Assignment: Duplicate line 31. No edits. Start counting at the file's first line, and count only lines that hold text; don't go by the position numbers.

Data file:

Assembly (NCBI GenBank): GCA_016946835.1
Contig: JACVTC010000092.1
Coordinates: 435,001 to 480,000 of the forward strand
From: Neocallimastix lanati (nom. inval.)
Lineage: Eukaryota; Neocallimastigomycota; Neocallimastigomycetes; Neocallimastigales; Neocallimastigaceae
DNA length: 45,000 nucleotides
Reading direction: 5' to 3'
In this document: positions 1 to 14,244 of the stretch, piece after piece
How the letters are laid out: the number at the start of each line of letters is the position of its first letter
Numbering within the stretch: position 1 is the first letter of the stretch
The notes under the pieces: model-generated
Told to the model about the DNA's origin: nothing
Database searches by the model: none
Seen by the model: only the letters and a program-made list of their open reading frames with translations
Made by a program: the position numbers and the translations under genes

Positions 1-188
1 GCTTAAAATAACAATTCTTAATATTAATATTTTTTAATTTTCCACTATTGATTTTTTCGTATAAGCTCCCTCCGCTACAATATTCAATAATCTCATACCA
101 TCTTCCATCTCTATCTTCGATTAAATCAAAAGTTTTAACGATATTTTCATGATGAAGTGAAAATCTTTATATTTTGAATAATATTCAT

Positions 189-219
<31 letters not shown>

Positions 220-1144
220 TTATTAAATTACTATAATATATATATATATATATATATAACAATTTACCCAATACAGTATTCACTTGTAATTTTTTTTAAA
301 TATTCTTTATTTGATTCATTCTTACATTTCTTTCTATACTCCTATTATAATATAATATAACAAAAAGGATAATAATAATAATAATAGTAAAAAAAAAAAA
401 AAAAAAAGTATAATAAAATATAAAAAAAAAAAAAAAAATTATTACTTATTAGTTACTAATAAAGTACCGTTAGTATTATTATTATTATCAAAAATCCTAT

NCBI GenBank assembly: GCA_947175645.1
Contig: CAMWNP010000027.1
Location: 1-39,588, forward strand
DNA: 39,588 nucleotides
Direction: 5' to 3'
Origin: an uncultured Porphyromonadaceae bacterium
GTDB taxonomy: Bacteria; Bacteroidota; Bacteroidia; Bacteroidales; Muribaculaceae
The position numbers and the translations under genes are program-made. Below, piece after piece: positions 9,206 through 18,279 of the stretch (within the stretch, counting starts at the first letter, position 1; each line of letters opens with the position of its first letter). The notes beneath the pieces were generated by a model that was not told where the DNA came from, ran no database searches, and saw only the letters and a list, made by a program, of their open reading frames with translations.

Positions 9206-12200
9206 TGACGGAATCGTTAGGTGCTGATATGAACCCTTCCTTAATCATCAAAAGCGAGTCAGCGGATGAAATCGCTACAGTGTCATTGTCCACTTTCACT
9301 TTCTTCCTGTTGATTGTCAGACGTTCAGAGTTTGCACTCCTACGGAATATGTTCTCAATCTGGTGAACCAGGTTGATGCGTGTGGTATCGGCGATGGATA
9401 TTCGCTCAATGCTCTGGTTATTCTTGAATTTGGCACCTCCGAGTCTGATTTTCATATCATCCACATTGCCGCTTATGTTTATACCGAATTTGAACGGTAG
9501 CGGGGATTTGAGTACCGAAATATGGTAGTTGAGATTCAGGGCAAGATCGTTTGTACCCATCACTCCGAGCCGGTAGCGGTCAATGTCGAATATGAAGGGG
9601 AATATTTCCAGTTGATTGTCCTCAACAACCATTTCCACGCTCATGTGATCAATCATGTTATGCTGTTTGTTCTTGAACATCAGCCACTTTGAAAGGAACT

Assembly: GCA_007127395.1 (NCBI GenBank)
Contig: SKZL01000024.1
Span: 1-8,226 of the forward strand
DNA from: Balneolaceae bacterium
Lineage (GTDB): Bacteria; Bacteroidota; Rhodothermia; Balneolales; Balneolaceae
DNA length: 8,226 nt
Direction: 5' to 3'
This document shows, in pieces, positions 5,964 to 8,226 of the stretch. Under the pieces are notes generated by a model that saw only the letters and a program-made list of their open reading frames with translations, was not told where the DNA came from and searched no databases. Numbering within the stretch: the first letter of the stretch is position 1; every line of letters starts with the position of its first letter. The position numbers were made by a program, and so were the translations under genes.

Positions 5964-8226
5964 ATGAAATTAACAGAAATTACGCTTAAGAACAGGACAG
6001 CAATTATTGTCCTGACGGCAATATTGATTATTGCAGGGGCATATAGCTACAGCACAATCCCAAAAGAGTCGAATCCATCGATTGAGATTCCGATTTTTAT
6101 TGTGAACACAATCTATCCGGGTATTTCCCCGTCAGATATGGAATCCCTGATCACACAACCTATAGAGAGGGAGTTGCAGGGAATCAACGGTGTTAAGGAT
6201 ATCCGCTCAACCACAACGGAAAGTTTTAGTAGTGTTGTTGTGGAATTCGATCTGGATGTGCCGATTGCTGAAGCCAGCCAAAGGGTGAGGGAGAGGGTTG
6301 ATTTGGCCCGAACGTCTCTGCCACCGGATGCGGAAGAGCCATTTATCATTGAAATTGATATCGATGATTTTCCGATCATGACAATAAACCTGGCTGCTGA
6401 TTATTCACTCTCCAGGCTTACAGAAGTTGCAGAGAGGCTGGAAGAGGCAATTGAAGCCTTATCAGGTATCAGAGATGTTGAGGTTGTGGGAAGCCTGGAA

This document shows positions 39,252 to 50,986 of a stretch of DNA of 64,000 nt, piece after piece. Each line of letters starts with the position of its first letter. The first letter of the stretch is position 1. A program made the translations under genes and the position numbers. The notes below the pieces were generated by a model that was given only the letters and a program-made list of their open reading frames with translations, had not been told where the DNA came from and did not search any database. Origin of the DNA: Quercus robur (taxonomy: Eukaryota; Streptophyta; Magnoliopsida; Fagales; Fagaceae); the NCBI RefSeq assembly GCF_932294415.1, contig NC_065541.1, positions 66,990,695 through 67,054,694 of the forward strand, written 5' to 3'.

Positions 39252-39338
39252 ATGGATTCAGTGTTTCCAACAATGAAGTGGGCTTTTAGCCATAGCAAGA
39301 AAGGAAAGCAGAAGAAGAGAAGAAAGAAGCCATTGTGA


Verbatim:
GTDB taxonomy: Bacteria; Bacteroidota; Bacteroidia; Bacteroidales; Muribaculaceae